How We Picked Generators (or not)

Updated: Sep 6

What to do about a generator?  We prevaricated here a little while, not having a definite opinion on the best way forward.   Sometimes provocation has its uses.  It dawned on us that what we wanted was to understand “energy management” on the vessel. What used energy, what produced it, when, and why.

Hull No 1 – Mobius has a battery-based system. Solar, shore, and the main engine drive power to them; everything else draws from them.   No 2 – Vanguard has two engines, BUT the standard J Deere alternators will not load sufficiently, limiting battery charging to perhaps 3kw/hour each.   FPB’s add additional alternator capacity, but even so, it’s still not going to load the engines much (diesel engines do not like extended low load running). So at anchor, they will experience long periods of charging under a very light load. We also have a Solar or PV array on the cabin roof with a maximum output of 8 kW under ideal conditions. Production at night is zero and reduced under cloudy skies and at high latitudes. Helpful but not continuous.


Charging. Lead Acid Charge Cycle. Lithium-Ion Charge Cycle. Slidepower.com

We have big batteries. This is where it starts to get more interesting.  Lead Acid traction batteries will only accept charge at a slow rate, floating near their full charge voltage for hours.  For longevity, they do need a complete charge cycle.  Fireflies are better, charge faster, and will discharge without damage from only 80% full charge.  Stay with me here.  Lithium, in its various forms, can accept power very quickly (think Electric Vehicles). So if we have a big generator or another charging source, we can run at the full electrical output for a short period and then rely on batteries after that.  Lithium does have its downsides, though (more in a later blog).

We will fit a hybrid diesel-electric main drive.   Initially, we’d selected 20kW electric per engine for manoeuvering.  BUT installing 2x60kWh of battery bank would take min 3 hours to charge. So we upped the hybrid motors to 30kW for a faster charge.  We still only need 40kW for maneuvering on two engines.   However, there is a propeller curve in the mix here.  A drive of 30kW at 300 RPM shaft speed will reverse into circa 90kW electrical output at 2500RPM engine speed when charging and disconnected from the propeller shaft.  An AH-HA moment!  We must select the hybrid drive capacity, not for propulsion but to match the battery rapid charging requirements.   Charge speed also necessitates Lithium battery technologies. We’ve had to develop this idea a little since as it evolved into a single (battery) point of potential failure but its leaves that for another Blog.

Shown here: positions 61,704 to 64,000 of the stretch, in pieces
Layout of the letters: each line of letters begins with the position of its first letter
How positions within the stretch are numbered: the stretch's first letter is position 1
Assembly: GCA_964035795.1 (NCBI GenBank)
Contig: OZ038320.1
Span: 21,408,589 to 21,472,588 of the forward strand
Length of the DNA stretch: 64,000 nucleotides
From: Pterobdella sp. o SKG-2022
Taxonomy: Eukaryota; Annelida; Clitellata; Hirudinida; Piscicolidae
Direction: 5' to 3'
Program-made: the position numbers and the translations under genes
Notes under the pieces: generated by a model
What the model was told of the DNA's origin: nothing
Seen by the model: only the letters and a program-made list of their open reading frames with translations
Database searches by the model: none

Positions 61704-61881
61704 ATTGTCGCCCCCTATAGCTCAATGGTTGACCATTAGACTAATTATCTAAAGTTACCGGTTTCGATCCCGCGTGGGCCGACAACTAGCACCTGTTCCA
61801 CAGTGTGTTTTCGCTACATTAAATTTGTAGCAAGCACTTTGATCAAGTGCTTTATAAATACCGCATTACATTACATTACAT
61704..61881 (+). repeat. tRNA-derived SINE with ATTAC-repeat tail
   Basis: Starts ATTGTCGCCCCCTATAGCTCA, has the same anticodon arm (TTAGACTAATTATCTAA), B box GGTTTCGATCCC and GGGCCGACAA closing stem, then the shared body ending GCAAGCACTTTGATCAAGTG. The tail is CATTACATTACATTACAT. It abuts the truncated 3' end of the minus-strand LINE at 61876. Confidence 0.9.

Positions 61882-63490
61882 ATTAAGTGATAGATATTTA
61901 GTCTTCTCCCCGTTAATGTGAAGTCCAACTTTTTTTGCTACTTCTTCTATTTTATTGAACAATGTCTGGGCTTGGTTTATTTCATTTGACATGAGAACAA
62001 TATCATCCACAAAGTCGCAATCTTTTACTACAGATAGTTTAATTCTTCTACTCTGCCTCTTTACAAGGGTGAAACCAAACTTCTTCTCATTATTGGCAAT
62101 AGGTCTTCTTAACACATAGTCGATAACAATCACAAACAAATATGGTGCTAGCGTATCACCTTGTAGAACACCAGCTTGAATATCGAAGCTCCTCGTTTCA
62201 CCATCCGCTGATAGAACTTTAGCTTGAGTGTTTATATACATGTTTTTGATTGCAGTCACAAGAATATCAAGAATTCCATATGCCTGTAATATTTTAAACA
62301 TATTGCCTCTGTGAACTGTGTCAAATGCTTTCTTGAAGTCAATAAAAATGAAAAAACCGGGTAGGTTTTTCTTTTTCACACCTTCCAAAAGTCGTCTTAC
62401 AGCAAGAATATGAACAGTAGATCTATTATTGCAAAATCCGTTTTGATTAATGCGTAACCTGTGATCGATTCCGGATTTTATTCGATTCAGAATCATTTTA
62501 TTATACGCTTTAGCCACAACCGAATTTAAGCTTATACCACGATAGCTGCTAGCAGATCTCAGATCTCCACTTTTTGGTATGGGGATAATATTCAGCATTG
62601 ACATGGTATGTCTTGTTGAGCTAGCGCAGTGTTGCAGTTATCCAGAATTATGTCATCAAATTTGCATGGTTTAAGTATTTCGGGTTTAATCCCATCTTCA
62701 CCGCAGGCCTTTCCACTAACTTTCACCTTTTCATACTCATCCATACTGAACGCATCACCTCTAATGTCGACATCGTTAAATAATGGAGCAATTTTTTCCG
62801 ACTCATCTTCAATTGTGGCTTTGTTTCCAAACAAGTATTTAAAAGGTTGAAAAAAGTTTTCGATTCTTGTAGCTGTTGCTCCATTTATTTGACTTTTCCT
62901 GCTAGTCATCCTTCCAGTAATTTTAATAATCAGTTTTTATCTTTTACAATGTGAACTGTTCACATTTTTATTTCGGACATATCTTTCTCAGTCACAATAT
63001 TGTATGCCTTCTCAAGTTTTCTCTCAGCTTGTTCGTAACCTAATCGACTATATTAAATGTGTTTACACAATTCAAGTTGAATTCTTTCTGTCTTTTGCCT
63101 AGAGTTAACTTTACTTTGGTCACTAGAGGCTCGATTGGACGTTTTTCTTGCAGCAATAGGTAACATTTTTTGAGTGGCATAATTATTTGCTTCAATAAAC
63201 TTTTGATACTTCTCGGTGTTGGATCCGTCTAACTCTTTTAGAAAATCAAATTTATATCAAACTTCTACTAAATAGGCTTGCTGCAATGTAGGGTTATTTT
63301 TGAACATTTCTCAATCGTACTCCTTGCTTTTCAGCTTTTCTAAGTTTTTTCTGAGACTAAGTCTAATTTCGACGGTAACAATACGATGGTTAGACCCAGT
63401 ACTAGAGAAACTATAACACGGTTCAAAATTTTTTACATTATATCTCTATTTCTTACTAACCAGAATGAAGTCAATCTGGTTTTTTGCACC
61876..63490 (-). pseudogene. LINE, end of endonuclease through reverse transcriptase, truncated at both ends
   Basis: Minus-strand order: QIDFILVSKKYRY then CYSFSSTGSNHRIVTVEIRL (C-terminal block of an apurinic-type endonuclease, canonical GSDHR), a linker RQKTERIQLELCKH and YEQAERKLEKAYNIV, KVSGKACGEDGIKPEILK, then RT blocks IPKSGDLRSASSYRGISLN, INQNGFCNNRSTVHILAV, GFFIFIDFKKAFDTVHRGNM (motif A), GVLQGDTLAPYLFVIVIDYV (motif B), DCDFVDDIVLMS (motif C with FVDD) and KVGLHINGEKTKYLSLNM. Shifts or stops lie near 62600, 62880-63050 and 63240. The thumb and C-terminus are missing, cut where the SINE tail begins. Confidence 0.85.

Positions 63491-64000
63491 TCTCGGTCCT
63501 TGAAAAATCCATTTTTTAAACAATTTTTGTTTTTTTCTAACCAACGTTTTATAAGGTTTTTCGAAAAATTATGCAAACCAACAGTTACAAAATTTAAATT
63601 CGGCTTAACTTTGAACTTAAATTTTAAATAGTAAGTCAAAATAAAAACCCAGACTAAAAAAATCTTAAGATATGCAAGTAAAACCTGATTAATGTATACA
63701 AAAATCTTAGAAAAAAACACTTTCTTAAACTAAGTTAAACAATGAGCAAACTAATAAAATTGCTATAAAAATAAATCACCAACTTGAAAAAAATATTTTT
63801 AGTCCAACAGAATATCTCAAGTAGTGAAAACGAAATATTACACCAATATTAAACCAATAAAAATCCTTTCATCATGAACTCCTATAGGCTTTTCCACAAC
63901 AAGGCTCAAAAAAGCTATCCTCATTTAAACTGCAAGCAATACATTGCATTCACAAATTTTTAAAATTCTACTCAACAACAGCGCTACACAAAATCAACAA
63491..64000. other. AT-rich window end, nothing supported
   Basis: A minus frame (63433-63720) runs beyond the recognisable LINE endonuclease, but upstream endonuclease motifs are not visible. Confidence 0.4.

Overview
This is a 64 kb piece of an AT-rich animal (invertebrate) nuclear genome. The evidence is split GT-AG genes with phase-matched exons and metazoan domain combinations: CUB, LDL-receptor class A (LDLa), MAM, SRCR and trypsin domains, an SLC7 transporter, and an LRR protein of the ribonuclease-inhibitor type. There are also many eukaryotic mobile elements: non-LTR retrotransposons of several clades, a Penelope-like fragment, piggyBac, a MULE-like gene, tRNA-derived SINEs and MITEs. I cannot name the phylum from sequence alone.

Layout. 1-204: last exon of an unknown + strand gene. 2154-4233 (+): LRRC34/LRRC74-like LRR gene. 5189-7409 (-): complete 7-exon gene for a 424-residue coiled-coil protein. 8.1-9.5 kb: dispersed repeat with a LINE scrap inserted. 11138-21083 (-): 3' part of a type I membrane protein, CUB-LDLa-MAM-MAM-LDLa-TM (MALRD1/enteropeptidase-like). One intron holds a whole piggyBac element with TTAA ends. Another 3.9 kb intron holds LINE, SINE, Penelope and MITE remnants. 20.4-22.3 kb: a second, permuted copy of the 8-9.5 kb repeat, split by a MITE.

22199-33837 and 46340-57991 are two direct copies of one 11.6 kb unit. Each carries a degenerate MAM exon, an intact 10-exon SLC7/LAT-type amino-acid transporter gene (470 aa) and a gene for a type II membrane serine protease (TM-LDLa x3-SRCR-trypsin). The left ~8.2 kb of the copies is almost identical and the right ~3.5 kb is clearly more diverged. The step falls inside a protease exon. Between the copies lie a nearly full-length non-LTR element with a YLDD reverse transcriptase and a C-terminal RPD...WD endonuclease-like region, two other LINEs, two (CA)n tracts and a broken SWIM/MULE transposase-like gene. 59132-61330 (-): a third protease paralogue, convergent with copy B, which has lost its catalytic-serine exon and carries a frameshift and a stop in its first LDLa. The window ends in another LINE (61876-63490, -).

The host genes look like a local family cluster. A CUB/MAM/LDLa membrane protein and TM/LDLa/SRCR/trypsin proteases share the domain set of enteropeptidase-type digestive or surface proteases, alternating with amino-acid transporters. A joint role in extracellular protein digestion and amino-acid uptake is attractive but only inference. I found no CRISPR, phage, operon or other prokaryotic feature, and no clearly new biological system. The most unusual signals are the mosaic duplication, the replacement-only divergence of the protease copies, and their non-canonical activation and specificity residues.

Drive train from diesel to gearbox via PHT and E Motor

So back to energy management.  When underway, electrical power capacity is, for all intents and purposes, unlimited.  At the marina, the same applies.  At anchor, we rely on the house and primary hybrid drive batteries and their inverters for power storage, running the main engine for about 30 minutes a day to charge.  Solar tops up the house batteries, and when complete, tops up the hybrid drive batteries running back through the inverters with a small voltage differential.


Praxis Energy Management system control batteries and all energy flows.

So this then begs the question?

Why do we need one, or for redundancy, two independent generators? The answer is, with a large drive battery capacity and hybrid drive on the main engines, we do NOT need the generators at all.  We still have redundant power generation capacity and a near tranquil experience at anchor or in the dock. No matter what is powered up and if we so choose.

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